GM has been in the news a lot lately for defects in ignition switches and other parts. Defects in cars are covered by a strict liability theory in products liability cases. But while GM sat on the knowledge of the problem with its ignition switches for almost 10 years, most car companies are smart enough to recall the car and replace the defective part or fix the defect. In so doing, they prevent unnecessary injury and lawsuits. The duty to warn of known defects is required by law, and it should be. GM could have replaced the defective 57¢ part with a part that cost 90¢ more.
Unfortunately in the medical device world, when consumers are warned of a defect in a medical device, it is not as simple as bringing the device in for repair. Not only does the consumer often have to undergo a surgical procedure (think hip replacements), they also have to foot the expensive medical bills. Frequently the only recourse for the victim of a defective medical device is to sue the manufacturer to recoup medical expenses.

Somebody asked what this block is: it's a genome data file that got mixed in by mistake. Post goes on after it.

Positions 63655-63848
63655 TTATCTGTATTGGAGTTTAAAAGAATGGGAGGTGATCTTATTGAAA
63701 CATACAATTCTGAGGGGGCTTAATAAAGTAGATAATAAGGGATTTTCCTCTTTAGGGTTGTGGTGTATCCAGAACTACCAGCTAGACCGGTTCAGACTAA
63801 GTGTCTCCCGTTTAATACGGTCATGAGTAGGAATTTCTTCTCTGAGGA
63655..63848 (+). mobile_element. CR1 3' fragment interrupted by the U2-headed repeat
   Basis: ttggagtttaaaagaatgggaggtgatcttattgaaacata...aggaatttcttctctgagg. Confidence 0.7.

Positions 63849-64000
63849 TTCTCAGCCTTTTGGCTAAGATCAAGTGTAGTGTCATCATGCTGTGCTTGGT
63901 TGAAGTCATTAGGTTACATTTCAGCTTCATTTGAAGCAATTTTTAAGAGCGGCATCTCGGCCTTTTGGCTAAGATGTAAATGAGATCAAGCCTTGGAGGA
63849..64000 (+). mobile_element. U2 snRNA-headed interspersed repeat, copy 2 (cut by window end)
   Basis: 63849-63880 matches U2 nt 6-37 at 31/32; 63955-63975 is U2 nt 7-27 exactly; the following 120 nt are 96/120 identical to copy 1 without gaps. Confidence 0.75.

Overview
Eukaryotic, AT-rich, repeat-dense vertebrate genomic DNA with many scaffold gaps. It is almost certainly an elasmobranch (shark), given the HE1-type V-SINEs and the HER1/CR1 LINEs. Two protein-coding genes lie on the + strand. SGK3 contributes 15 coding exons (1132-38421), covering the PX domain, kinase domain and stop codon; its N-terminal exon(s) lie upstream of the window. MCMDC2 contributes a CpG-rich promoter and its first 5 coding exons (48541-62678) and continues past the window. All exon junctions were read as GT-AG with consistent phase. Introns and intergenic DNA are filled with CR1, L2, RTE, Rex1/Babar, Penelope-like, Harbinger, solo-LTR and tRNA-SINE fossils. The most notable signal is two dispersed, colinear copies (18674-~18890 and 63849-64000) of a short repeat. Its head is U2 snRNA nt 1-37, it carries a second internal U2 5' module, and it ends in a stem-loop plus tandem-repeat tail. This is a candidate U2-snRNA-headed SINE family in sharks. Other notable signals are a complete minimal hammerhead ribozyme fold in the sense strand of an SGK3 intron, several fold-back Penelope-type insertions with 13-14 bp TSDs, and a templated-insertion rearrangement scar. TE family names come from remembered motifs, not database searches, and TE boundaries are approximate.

As a Certified Legal Nurse Consultant or as an RN working in a hospital job, what do you think? Is it time that makers of implantable medical devices cover those same devices with a warranty? I understand that replacing a defective hip implant isn’t as simple as taking a defective flat iron back to Costco®, but the manufacturer should have a replacement process available to the consumer that includes the medical expenses and all other related costs (time off from work, rehabilitation, etc.).
Without paying for the costs related to replacement, medical device makers are getting off cheap, at least until the patient sues. I say it’s time for a change or the consumer will have no choice but to resort to America’s civil justice system for recourse. God Bless America.
I’m Just Sayin’
P.S. Comment and share your views on warranties for defective implantable medical devices.